Moscow Times

By William Courtney and Howard Shatz

October 5, 2020


Imperial ambition could again cost Russia. On Sept. 14 in Sochi, Russian President Vladimir Putin signaled that Russia was throwing its weight behind embattled Belarusian President Alexander Lukashenko. But any move by Putin to enforce his will in Belarus with force could invite tougher Western sanctions and scare investors, exacerbating problems of the already flagging Russian economy.


Since a fraudulent presidential vote on Aug. 9 which allegedly gave Lukashenko an 80% vote for a sixth term, hundreds of thousands of people have peacefully protested calling for an end to his 26-year dictatorship.


Lukashenko appealed to President Vladimir Putin, who said he had created a police reserve in case events get “out of control.” The Kremlin could draw on hundreds of thousands of well-armed paramilitary forces, perhaps more than the “little green men” it sent to Ukraine in 2014.


In highlighting in Sochi that “we see Belarus as our closest ally” and joint military exercises would take place “practically every month,” Putin sent a strong message. But if Russia mounted another armed assault on a European neighbor, the West might send an equally robust signal. This movie has played before.


In response to the invasion of eastern Ukraine in 2014, the West imposed unprecedented sectoral sanctions on Russia’s financial, energy development, and defense sectors.


They have bite. In November 2014 Russian Finance Minister Anton Siluanov said the cost to Russia’s GDP may be 2% per year. There are other estimates.


Sanctions are one factor, secondary to lower oil prices, contributing to Russia’s sluggish economy. GDP growth from 2014 to 2019 ranked 18th lowest among major G-20 economies, averaging less than 0.8% annually.


The average Russian suffers. In per capita GDP growth, Russia ranks 15th among G-20 countries, only 0.7% per year. After five years, the average Russian gained only 3% more income, whereas the average European, much wealthier, had 10% more.


Foreign direct investment, vital for Russia’s economy, has suffered. Net inflows to Russia have more than halved, falling from $69.2 billion in 2013 to $31.8 billion in 2019.


Russia has mitigated some costs. In 2019 it rose to 43rd from the top in the World Economic Forum’s Competitiveness Index, well above 64th place in 2013.


Russia has built up its National Wealth Fund to $177 billion last month and international reserves to more than $594 billion. Yet the Fund’s rise has come at the expense of much-needed investment to modernize the economy.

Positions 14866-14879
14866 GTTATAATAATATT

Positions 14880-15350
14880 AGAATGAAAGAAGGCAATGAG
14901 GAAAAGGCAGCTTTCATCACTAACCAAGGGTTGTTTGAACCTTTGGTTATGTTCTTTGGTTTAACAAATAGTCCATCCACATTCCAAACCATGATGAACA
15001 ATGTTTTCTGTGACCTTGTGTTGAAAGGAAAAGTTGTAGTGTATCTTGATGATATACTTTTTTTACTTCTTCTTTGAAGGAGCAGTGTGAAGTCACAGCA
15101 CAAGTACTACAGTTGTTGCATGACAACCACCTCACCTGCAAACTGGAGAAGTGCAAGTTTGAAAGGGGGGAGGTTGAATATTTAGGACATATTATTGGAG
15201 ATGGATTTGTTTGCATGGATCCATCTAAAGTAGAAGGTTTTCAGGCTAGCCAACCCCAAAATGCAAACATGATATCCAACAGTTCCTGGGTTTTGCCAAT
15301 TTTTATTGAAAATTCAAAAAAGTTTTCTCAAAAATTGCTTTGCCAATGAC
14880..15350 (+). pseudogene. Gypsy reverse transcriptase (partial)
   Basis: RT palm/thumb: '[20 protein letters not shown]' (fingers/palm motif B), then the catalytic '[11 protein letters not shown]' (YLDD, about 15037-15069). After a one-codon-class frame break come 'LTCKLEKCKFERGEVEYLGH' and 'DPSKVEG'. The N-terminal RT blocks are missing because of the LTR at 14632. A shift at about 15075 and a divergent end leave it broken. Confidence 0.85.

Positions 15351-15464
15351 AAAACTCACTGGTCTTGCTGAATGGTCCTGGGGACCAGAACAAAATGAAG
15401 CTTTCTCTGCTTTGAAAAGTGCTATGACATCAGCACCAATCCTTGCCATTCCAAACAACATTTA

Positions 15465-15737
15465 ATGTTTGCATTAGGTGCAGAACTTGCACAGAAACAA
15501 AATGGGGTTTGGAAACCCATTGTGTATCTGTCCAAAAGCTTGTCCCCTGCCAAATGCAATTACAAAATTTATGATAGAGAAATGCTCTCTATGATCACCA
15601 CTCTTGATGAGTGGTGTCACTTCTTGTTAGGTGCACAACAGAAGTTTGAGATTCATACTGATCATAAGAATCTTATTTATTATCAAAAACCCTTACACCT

Russia’s economy keeps losing ground. In 2019 GDP in current dollars was $1.7 trillion, a sharp drop from $2.3 trillion in 2013.


In several ways Russian repression in Belarus could further heighten risks and costs.


First, many Russians may already be grumpy about falling living standards, as reflected in surprisingly widespread pension reform protests in 2018. Some Russians might view years of military engagements in Ukraine and Syria as financial drains.


Second, persistent anti-government protests in Khabarovsk may hint at discontent that could surface elsewhere. The unrest comes after the Kremlin’s abrupt removal of an elected governor and a rigged vote allowing Putin to stay in office until 2036.


Third, just as Russia’s war in Ukraine sparked a surge in pro-Western attitudes, any use of force in Belarus could run a similar risk. The European Union is helping to lay the groundwork for this. It praises the “massive and peaceful” demonstrations across Belarus and deploys its envoys in Minsk to guard Nobel laureate and opposition leader Svetlana Alexievich.


Fourth, European economic ties are vital for Russia. From 2014 to 2018, Russia sent fully 40% of its goods exports to and received 41% of its goods imports from the European Union. Last year Russia’s trade with the EU was $260 billion. A more democratic Belarus on good terms with Russia could serve as a bridge to Europe, not another obstacle as Ukraine now is.


Wary of these risks, the Kremlin could hope to rely on “soft power” to keep Lukashenko and his cohort afloat. But in Sochi Putin offered Lukashenko only a paltry $1.5 billion in credits, less than one-tenth of what he promised former Ukrainian President Viktor Yaunkovych when he was fighting for survival in the 2013-14 Maidan revolution.


Putin could give Belarus much more by increasing energy subsidies, buying more agricultural products (over $4 billion in 2019), or refinancing $600 million in state debt to Russia.


Even these soft power measures, however, may be too little too late. Popular opposition is overwhelming. In the August 9 vote the opposition may have won four-fifths of the vote.


Democracies on Russia’s European border — Finland, the Baltics, Ukraine, Georgia — are nothing new. With Belarus, however, the Kremlin may worry about both a geopolitical shift westward and the demonstration effect of its closest East Slavic neighbor embracing democracy.


Soon the issue for the Kremlin may come to whether to abort progress in Belarus by using force or to prioritize improving Russia’s economy and reducing social unease. In Sochi Putin seemed to back a failed regime in Belarus even if this meant the risk of large costs to Russia’s economy.



William Courtney is an adjunct senior fellow at the nonprofit, nonpartisan RAND Corporation, and was U.S. Ambassador to Kazakhstan, Georgia and a U.S.-Soviet commission to implement the Threshold Test Ban Treaty. @courtneywmh. Howard J. Shatz is a senior economist at RAND and a professor at the Pardee RAND Graduate School.